The Royal Edict of Expulsion (1609) and the Last Andalusi Muslims (“Moriscos”) of Spain

Historical Background

Following the forcible conversion of the Andalusī Muslims of Granada in 1501 (which I have described elsewhere https://ballandalus.wordpress.com/2015/06/05/castilian-reconquista-ottoman-expansion-and-the-christianization-of-al-andalus/ ), similar edicts of conversion were promulgated that forced the Muslims populations of Castile (1502), Navarre (1515) and the Crown of Aragón (1526) to convert to Christianity, thereby criminalizing Islam as a public religion in the Iberian peninsula for the first time in 800 years. The new population of New Christians, as they were called, were referred to (derogatorily) as Moriscos. The Spanish government as well as the Church and Inquisition threatened any who continued to adhere to Islam—in any shape or form—with the death penalty, which usually meant being burned at the stake.

Image(Panels showing the Conversion of the Muslims of Granada in 1501, Altar, Royal Chapel, Granada) Continue reading

Castilian “Reconquista,” Ottoman Expansion and the Christianization of al-Andalus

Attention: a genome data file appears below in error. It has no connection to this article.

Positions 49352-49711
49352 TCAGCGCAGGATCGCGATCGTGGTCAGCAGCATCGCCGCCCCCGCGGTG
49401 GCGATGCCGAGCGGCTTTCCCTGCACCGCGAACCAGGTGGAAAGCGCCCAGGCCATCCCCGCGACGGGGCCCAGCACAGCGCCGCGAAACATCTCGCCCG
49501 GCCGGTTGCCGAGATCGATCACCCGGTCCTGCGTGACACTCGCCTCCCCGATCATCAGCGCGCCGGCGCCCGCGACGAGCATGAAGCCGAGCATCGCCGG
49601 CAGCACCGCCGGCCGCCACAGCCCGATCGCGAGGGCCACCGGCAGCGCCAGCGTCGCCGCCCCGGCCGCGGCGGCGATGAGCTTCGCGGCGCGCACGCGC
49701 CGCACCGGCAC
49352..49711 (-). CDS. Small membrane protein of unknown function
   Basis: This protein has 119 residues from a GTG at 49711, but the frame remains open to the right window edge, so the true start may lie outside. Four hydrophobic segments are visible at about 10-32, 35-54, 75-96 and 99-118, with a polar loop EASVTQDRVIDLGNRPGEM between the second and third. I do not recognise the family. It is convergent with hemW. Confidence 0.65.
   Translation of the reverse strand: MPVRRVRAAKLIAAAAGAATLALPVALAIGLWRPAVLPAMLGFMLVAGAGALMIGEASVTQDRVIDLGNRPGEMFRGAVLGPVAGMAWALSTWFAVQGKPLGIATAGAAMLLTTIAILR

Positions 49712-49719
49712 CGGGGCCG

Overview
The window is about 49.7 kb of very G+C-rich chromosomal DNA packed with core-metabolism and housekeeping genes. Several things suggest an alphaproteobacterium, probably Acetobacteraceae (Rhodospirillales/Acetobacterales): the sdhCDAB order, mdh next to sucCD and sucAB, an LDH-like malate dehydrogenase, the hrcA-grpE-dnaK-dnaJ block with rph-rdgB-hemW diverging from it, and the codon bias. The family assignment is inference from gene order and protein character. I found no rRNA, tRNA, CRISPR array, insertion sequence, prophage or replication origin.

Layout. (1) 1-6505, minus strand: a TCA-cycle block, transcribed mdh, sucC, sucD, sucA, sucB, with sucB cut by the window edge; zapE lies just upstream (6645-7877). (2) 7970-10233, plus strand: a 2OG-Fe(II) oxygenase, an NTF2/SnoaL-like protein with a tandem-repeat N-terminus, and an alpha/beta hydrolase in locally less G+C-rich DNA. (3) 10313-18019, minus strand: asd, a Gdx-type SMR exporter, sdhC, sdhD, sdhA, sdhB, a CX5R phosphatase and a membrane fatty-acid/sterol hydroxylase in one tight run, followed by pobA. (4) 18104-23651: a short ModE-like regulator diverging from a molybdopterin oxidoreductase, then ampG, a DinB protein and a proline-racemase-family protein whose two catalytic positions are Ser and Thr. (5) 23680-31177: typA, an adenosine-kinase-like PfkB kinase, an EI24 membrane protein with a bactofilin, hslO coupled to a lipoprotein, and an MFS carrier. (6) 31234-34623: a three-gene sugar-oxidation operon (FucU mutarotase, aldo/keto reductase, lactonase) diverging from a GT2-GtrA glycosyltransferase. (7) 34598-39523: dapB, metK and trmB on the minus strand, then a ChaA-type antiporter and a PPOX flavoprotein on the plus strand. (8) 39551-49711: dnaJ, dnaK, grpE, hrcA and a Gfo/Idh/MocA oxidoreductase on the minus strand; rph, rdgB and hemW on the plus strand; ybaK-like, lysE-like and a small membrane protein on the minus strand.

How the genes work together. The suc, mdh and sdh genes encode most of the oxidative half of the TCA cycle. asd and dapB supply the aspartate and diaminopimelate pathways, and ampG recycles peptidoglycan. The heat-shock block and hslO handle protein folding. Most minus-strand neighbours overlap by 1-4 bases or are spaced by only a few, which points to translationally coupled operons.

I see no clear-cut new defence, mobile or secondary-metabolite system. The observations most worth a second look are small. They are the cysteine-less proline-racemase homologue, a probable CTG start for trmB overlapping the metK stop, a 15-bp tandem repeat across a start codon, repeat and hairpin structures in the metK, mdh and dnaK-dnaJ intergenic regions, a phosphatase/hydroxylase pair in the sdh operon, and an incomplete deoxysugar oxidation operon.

Since its initial conquest by Arab and Berber armies in 711–715, most of the Iberian Peninsula (modern Spain and Portugal) had been under Umayyad Muslim political control between 756 and 1031.[1] Following the collapse of the Umayyad Caliphate of Cordoba in 1031, however, al-Andalus, the Muslim-ruled portions of Iberia, had disintegrated into over two dozen emirates, known as taifas.[2]

http://upload.wikimedia.org/wikipedia/commons/5/5b/Al_Andalus_%26_Christian_Kingdoms.png

http://upload.wikimedia.org/wikipedia/commons/8/8b/Taifas2.gif

This fragmentation and weakening of Muslim political authority facilitated the rise of the northern Christian powers of Portugal, Navarre, Castile, León, and Aragón. Attempts by local (Andalusi) and foreign (“Berber” Almoravid, Almohad and Marinid) dynasties to resist the southward expansion of these Christian kingdoms ultimately failed, and the Battle of Las Navas de Tolosa in 1212, ending in an overwhelming defeat for the Muslims at the hands of a Christian coalition, sealed the fate of most of al-Andalus.[3] Beginning in the eleventh century, Castile and Aragón in particular had capitalized on the collapse of the Caliphate of Cordoba and succeeded in conquering major Andalūsī cities such as Toledo in 1085, Zaragoza in 1118, Lisbon in 1147, Cuenca in 1177, Majorca and Badajoz in 1230, Cordoba in 1236, Valencia in 1238, Jaén in 1246, and Seville in 1248, Algeciras in 1344, Antequera in 1410 and Gibraltar in 1462.[4]

https://ballandalus.files.wordpress.com/2013/11/mapa-reconquista-siglo-xiii.jpg

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